AHA Expresses Concerns about Potential Impact of Plan S on the Humanities | AHA

Plan S, however, as applied to the humanities, is likely to limit scholarly discourse, even close some doors. Its underlying assumptions and hence its path forward ignore significant differences among various disciplines in the realm of funding and publishing scholarship. Plan S, akin to much open access policy, assumes that all academic publishing has the same imperatives and exigencies as research in the biomedical and physical sciences. There are, however, important differences, including funding models, time value of research, and the structures and cultures of scholarly publishing.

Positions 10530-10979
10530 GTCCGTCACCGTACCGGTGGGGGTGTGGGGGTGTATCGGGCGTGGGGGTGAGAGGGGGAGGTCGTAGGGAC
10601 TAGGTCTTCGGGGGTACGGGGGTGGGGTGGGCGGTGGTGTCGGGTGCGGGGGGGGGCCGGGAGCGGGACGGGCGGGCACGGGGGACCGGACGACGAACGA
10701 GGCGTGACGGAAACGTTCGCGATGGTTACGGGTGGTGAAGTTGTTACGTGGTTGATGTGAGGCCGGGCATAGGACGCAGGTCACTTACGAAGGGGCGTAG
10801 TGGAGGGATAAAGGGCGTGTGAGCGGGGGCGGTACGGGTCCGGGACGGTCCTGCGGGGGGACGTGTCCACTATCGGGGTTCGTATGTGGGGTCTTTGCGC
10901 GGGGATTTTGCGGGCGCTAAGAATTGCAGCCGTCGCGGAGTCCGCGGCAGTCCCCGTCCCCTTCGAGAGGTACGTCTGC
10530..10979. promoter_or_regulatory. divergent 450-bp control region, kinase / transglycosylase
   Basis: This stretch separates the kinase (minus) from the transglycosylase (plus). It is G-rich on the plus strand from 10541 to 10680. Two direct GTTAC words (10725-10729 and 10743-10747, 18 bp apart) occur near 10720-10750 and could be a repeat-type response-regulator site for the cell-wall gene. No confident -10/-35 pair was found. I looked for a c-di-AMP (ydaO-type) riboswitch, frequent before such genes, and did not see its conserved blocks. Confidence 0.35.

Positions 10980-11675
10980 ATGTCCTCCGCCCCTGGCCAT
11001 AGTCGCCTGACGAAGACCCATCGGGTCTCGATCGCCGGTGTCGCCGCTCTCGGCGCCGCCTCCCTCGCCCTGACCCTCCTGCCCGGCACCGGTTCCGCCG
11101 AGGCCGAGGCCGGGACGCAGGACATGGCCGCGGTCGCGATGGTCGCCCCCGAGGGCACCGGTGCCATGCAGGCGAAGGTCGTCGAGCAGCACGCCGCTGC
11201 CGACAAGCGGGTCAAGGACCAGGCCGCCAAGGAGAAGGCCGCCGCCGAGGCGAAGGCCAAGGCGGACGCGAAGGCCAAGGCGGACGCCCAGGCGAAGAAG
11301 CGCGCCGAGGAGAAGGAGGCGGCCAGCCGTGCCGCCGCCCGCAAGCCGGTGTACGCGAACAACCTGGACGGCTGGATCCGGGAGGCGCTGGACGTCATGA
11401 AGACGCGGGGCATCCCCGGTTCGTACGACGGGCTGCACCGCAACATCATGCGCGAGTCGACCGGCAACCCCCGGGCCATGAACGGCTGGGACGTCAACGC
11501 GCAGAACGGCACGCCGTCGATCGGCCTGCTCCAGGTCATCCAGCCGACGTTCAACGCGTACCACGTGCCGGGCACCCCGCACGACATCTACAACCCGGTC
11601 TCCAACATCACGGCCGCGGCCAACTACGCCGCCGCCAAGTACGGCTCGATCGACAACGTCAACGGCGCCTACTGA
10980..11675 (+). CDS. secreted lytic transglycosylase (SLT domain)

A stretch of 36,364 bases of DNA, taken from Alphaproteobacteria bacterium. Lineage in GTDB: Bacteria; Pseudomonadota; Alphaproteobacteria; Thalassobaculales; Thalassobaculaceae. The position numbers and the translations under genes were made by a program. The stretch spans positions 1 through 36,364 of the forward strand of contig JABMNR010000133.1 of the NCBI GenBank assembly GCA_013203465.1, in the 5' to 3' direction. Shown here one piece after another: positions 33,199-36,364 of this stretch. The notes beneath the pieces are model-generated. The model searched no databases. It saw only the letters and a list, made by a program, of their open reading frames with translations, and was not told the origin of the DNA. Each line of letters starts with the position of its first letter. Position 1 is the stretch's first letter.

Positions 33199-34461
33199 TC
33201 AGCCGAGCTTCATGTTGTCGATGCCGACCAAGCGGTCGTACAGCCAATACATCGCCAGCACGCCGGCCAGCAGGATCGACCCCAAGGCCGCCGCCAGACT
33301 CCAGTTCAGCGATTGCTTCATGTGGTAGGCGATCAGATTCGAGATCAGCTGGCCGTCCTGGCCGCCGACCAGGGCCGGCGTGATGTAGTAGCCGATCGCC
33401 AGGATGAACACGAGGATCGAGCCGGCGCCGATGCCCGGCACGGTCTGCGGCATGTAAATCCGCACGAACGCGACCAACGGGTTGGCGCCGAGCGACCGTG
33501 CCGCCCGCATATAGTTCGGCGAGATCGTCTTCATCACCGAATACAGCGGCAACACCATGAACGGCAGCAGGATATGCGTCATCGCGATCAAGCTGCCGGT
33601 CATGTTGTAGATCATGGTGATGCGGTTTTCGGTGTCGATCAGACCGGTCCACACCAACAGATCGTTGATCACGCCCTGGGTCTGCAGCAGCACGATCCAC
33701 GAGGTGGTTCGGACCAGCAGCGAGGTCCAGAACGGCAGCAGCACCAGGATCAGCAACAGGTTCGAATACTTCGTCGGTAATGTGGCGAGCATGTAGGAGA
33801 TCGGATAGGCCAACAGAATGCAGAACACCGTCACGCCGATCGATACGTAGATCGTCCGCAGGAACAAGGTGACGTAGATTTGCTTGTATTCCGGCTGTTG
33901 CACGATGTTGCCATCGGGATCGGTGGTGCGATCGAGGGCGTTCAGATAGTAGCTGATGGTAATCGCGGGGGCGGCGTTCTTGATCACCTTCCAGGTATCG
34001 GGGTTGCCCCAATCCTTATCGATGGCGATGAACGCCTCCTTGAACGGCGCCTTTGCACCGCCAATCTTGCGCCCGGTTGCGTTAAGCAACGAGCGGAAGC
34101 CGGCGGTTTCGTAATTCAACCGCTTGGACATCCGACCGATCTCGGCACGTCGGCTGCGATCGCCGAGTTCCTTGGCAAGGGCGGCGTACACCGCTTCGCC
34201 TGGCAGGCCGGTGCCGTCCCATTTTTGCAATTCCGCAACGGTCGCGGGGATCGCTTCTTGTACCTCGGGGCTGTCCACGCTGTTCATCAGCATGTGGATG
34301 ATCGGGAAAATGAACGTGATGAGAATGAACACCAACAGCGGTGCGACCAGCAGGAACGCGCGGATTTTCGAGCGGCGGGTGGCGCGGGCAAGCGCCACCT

The American Historical Association joins our colleagues in other humanities disciplines in explaining how the Plan S bias toward article processing charge (APC)-funded “gold” journals will essentially close them off from the wider community of scholars….

While we have worked to make access available to international readers, we worry about excluding international authors. Many of the most significant and high impact journals in the humanities are published outside of Plan S countries. Plan S-funded humanities scholars will be unable to choose the highest prestige journals because of the expectations of immediate open access and the ban on publishing in hybrid journals. This will exclude scholars from Coalition S countries from being a part of vital international exchanges and scholarship, and severely limit their ability to build international reputations….”